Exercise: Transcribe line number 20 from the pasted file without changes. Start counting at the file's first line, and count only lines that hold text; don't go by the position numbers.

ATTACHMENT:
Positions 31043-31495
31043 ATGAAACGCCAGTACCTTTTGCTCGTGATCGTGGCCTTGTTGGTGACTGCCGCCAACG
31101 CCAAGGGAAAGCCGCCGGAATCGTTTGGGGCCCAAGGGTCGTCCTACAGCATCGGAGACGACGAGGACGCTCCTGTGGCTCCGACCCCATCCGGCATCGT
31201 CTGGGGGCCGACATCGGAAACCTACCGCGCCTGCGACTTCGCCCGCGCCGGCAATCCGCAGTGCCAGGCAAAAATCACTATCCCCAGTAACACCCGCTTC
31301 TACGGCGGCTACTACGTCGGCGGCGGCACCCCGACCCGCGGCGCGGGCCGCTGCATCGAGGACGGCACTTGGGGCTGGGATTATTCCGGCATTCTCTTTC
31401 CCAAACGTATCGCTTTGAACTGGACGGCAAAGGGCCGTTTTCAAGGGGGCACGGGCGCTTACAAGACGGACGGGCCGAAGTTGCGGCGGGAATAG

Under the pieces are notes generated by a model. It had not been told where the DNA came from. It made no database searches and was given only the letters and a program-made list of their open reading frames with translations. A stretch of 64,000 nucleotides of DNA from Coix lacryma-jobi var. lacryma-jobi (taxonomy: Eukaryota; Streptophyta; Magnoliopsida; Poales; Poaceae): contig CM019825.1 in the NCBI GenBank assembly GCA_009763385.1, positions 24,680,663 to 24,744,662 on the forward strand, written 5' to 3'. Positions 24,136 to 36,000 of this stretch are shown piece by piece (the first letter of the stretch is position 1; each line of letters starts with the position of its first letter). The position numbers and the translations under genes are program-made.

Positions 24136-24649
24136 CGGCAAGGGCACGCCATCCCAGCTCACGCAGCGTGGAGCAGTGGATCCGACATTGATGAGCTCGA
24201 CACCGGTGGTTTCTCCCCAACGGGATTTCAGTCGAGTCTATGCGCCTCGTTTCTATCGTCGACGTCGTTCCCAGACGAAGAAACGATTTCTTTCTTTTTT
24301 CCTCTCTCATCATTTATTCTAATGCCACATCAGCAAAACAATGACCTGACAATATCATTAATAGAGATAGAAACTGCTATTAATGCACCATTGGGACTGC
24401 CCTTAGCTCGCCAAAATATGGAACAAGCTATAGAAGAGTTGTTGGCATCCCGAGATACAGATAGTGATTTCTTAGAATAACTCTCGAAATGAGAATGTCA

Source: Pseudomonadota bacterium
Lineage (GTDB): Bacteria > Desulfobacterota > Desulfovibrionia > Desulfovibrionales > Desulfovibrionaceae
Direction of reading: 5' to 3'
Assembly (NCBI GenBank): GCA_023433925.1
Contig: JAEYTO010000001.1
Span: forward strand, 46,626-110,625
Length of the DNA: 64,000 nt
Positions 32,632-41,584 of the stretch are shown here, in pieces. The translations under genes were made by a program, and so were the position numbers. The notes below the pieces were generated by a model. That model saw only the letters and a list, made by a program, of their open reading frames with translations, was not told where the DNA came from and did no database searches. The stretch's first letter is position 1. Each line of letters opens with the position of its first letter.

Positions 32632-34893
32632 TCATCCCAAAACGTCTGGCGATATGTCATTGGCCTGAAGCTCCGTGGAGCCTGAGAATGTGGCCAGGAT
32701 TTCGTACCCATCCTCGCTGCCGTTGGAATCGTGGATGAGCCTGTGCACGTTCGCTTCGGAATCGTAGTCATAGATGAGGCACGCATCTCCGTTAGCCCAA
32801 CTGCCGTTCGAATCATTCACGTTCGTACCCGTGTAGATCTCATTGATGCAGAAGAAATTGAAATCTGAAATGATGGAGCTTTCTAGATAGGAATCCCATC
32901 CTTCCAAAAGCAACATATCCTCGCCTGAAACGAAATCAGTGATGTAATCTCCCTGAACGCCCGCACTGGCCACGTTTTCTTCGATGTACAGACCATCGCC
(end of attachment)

Positions 32,632-41,584 of the stretch are shown here, in pieces. The translations under genes were made by a program, and so were the position numbers. The notes below the pieces were generated by a model. That model saw only the letters and a list, made by a program, of their open reading frames with translations, was not told where the DNA came from and did no database searches. The stretch's first letter is position 1. Each line of letters opens with the position of its first letter.